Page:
• Caity 2011/06/05 01:35:39
    No
    Caity
    +1
    All of them? No way. Buddhism and Taoism are like the most peaceful religions ever. How could you say they were bad?
  • Yes
    Algor. Mortis. - ҎԊǢɬ Physician
    +1
    All religions have bad things in them
  • nightlight Algor. ... 2011/06/05 04:15:11
    nightlight
    +1
    To say that "All religions have bad things in them" is like saying that there is some evil in crime.
    All religions are systems of beliefs that treat lies as truths, myths as reality and use imaginary rewards and punishments to control and enslave people.
  • Algor. ... nightlight 2011/06/05 04:42:13
    Algor. Mortis. - ҎԊǢɬ Physician
    +1
    That's one way to look at it
  • nightlight Algor. ... 2011/06/05 13:33:12
    nightlight
    That's not just one way of looking at it but a factual statement.
  • KB nightlight 2011/06/05 20:25:11
    KB
    More of an opinion
  • nightlight KB 2011/06/06 22:48:10
    nightlight
    It's my belief and it's based on positive knowledge, so it's not an opinion.
  • Algor. ... nightlight 2011/06/06 04:24:43
    Algor. Mortis. - ҎԊǢɬ Physician
    I guess, if you take religion literally
  • nightlight Algor. ... 2011/06/06 22:50:34
    nightlight
    There's no use in discussing religions unless you look at what the teachings and dogma's of each actually say.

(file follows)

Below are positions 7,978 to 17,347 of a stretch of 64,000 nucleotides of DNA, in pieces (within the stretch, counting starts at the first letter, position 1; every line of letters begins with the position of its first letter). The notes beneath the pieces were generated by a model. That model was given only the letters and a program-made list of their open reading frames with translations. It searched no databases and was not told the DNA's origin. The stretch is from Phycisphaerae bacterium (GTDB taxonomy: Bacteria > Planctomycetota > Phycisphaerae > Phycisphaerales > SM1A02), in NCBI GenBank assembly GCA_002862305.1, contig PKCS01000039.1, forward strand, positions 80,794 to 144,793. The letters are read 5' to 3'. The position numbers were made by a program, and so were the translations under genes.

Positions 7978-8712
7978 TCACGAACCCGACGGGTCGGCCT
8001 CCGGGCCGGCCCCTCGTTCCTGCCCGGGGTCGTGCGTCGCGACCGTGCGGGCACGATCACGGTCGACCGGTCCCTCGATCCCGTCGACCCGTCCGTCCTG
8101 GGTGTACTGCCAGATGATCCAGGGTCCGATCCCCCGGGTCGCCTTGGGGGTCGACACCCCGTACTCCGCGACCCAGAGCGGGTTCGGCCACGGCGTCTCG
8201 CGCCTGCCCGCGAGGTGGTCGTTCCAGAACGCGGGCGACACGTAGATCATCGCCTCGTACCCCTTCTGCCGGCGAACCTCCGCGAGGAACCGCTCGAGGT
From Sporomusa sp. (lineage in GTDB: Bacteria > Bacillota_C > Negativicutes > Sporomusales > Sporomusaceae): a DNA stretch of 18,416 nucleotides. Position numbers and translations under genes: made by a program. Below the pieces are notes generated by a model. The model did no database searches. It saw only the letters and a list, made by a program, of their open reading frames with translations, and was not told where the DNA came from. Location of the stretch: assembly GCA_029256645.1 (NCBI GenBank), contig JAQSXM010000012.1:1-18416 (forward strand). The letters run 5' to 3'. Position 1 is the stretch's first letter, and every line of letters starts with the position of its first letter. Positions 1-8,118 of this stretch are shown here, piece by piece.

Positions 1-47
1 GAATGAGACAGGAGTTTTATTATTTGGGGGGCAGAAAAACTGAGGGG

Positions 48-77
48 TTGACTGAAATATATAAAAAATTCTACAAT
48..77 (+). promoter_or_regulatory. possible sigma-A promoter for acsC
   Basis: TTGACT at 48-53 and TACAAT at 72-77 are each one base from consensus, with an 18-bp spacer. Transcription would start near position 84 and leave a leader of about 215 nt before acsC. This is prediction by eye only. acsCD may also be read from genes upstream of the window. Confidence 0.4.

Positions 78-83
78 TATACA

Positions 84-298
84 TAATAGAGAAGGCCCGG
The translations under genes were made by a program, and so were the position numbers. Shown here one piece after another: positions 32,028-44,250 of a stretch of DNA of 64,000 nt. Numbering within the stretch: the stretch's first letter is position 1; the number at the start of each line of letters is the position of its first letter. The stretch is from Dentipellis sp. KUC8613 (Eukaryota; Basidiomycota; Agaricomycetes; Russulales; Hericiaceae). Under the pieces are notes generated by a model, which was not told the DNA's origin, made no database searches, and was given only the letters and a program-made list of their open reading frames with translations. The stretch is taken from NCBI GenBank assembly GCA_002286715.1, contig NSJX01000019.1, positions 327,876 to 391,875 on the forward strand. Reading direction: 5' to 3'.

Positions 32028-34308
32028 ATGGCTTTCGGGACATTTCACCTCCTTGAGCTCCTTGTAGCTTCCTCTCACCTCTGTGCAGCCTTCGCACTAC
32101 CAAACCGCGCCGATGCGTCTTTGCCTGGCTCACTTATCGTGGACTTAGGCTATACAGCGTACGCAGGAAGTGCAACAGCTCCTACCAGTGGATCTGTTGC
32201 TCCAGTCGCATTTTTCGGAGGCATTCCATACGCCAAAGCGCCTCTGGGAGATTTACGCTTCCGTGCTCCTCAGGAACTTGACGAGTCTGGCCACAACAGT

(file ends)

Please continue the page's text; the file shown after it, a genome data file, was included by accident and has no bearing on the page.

• MissJo nightlight 2011/06/05 06:29:52
    MissJo
    +1
    Uhm, no...
    Everything has a good side and a bad side, this is life. A more appropiate term would be that there is *some* good in crime.

    There isn't one thing that's going to bring you nothing but good nor one thing that's going to bring you nothing but bad.
  • nightlight MissJo 2011/06/05 13:41:49
    nightlight
    "...there is *some* good in crime."
    Please explain ( I know this is going to be good... )

    "There isn't one thing that's going to bring you nothing but good nor one thing that's going to bring you nothing but bad."
    So please tell me what good could possibly come from a person deciding to rob a bank or commit a rape, or commit a murder?
  • MissJo nightlight 2011/06/05 15:18:54
  • nightlight MissJo 2011/06/05 15:29:29 (edited)
    nightlight